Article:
Jhumpa Lahiri Discusses Life, Family & Self-Discovery Through Literature
Jhumpa Lahiri, the Pulitzer Prize winning author of “Interpreter of Maladies” and acclaimed writer of “The Namesake” was recently on the Babson campus to discuss her life, her family, and her path of self-discovery through literature.
The March 10 event, part of the Center for Women’s Leadership Author Series, was attended by a diverse crowd of Babson students and staff, and members of the Wellesley Community and beyond. The event was hosted by Dr. Jan Shubert, Director of the Center for Women’s Leadership, who moderated the discussion with Lahiri.
Lahiri spoke to a full house at the Knight Auditorium, and shared personal stories, answered questions and read passages from her latest book of short stories, entitled “Unaccustomed Earth.”
Born to Indian parents in London, Lahiri was raised in Rhode Island and came to see herself as an ABCD, or “American Born Confused Desi” – an expression that refers to children of Indian immigrants and the confusion they experience through the clash of Indian and American cultures.
Lahiri said she began writing stories at age 7, imitating the things she read at school and in the library, to reflect the disconnect she felt between her life in America, and her frequent childhood visits to India.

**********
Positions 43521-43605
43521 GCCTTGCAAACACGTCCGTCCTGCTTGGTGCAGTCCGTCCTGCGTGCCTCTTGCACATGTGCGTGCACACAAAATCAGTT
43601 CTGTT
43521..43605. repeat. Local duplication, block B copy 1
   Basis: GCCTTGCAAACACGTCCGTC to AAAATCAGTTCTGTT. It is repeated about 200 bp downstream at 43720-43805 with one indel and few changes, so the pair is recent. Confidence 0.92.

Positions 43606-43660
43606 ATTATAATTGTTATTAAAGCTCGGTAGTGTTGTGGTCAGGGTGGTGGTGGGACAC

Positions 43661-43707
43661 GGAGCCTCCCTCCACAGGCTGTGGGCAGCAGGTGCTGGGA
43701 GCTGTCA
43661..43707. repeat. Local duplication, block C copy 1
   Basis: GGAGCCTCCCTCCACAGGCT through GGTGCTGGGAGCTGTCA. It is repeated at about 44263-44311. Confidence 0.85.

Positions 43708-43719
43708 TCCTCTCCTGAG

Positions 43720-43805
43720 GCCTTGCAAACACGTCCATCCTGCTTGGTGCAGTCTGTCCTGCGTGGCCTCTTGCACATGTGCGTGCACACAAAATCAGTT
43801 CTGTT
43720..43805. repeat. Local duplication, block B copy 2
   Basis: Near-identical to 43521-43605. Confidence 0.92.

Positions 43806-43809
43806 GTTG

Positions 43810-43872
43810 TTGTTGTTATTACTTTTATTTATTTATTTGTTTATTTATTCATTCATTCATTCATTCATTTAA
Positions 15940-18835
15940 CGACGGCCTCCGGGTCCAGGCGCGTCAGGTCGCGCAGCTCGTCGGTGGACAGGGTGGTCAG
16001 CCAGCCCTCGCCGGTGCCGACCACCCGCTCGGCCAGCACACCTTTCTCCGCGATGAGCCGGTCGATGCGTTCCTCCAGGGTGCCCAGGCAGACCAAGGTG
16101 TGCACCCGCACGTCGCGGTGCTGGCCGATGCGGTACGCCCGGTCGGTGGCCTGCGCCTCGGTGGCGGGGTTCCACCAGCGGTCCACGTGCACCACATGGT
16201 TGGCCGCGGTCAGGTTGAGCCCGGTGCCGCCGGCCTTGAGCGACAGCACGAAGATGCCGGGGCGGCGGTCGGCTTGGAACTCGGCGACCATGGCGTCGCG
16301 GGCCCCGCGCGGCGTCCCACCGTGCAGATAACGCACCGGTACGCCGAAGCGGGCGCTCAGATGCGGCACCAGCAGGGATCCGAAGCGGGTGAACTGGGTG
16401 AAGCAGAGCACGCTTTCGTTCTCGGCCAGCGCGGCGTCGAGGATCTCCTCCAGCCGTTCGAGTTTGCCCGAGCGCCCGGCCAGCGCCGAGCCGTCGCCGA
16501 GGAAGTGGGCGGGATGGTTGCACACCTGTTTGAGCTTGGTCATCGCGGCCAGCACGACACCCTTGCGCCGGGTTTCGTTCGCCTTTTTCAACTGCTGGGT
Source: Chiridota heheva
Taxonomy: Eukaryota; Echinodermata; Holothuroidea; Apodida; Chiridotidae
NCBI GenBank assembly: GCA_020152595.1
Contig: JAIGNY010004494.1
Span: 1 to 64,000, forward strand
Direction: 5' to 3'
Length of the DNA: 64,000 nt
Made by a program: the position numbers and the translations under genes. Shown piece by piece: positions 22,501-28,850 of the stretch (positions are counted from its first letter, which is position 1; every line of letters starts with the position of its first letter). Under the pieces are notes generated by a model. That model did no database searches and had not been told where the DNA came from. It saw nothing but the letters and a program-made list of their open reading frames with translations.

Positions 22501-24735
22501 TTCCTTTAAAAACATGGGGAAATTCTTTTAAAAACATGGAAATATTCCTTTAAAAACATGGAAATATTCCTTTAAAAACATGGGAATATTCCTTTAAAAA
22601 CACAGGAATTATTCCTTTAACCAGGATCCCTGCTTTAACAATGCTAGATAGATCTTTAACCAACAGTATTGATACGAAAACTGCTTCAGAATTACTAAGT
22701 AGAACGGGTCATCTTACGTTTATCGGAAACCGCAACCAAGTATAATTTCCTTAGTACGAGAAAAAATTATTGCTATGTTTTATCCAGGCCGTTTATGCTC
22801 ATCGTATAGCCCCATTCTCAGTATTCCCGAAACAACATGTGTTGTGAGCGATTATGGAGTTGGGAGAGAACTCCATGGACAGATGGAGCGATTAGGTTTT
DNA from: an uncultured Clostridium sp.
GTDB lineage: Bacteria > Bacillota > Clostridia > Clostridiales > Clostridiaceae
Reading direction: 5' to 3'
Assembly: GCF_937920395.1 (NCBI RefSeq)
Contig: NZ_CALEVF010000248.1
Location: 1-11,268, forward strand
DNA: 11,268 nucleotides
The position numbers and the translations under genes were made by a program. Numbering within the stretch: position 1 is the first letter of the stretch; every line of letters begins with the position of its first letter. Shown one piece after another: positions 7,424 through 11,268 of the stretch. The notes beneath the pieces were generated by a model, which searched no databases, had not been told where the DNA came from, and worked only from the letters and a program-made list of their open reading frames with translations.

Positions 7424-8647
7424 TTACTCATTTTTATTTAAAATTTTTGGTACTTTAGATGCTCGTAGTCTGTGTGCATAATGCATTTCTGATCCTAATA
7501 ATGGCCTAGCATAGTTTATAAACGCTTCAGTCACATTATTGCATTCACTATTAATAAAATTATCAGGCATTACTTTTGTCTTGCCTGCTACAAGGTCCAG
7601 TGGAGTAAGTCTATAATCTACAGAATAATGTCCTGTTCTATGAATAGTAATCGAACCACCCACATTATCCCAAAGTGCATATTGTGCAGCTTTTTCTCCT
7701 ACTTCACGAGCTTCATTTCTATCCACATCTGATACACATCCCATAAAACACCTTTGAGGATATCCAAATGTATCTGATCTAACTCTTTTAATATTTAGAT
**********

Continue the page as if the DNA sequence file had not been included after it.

“It was very consoling for me at the time because I was a very shy child and had a difficult time making connections with other children,” she said.
Though generally fiction, Lahiri said her parents serve as inspiration for much of her writing. “I’ve written about them from this side and that side, from this way and that way, and I guess in that regard I found them endlessly mysterious and fascinating.”
Now a mother of two, with a Spanish-speaking husband of Greek descent, Lahiri said she feels no pressure to push her children toward their Indian-American identities. Lahiri said her children get exposure to their many heritages, naturally.
“I think the U.S. is made up almost entirely of layers of immigrants,” she said. Culture can be forced, but “to be honest, the project of raising children is daunting and you just want your children to be good people, loving people, caring people.”
– By Andrew Lightman M’11